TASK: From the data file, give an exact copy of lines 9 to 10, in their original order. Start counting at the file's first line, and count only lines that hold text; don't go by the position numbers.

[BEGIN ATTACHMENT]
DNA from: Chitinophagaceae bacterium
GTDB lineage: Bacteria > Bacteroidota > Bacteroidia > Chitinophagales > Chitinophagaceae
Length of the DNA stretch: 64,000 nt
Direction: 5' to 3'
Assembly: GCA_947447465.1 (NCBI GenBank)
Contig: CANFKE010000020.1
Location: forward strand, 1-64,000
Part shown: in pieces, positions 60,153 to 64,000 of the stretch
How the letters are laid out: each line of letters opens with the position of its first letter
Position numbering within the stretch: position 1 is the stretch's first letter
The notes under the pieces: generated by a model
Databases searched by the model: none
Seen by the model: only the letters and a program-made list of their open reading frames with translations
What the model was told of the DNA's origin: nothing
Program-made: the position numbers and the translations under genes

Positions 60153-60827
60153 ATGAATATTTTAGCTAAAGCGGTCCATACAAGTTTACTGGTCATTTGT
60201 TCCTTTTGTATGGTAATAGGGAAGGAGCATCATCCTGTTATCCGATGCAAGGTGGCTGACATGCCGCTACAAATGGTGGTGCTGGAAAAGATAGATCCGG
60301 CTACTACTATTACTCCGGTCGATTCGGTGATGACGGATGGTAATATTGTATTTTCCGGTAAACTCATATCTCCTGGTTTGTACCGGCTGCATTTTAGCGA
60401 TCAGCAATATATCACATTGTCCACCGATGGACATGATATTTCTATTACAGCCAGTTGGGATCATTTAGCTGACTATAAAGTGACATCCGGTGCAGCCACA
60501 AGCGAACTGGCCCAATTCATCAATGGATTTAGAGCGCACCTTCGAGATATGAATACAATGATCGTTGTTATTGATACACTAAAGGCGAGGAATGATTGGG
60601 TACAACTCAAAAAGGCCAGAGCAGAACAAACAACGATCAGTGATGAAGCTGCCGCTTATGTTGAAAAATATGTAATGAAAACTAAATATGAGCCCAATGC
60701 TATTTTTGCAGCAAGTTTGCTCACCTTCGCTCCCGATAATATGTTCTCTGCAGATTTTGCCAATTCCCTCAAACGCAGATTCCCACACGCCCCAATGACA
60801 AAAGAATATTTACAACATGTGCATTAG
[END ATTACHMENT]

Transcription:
How the letters are laid out: each line of letters opens with the position of its first letter
Position numbering within the stretch: position 1 is the stretch's first letter